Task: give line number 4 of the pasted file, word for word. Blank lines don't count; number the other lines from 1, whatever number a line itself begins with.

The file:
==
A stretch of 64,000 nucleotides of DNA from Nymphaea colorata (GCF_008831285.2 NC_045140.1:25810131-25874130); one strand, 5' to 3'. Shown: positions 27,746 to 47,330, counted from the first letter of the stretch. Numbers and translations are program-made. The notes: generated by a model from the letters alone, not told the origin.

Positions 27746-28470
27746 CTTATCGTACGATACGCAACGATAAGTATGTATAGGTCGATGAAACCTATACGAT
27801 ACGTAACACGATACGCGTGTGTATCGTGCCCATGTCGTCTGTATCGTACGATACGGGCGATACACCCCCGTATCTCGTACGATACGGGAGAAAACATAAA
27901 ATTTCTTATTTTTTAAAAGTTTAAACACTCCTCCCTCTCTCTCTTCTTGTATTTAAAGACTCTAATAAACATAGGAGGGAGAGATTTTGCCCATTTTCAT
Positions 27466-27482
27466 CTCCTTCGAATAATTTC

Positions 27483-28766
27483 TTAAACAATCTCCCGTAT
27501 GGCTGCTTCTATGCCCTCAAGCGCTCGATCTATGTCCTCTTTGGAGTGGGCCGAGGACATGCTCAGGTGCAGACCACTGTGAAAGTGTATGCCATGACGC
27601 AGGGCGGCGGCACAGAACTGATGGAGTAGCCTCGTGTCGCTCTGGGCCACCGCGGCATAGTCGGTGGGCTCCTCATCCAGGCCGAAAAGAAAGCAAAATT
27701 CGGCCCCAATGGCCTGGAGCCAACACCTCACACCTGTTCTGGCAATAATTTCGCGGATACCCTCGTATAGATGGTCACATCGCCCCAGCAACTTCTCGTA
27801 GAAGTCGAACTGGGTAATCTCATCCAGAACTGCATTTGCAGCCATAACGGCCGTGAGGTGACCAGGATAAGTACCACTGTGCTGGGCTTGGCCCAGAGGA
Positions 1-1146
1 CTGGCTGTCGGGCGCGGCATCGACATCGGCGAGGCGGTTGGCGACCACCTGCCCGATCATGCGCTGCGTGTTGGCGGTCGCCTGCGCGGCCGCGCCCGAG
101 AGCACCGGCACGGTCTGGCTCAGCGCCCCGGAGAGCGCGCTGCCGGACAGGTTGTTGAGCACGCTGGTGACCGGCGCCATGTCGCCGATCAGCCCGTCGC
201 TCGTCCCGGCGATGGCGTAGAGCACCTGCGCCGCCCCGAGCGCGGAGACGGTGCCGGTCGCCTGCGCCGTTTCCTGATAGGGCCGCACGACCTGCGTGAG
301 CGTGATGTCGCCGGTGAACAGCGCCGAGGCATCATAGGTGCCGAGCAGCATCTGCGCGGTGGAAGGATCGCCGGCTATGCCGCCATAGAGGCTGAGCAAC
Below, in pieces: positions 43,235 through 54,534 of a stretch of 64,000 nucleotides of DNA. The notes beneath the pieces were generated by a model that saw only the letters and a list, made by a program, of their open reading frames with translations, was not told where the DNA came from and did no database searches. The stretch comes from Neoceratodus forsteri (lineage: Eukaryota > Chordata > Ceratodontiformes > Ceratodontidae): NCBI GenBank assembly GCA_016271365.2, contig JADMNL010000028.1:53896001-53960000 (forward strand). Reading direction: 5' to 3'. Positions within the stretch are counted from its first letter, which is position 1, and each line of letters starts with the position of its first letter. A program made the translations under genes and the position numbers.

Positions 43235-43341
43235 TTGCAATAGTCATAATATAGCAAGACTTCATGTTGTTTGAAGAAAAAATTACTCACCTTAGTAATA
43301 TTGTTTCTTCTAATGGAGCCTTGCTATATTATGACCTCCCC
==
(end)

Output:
27801 ACGTAACACGATACGCGTGTGTATCGTGCCCATGTCGTCTGTATCGTACGATACGGGCGATACACCCCCGTATCTCGTACGATACGGGAGAAAACATAAA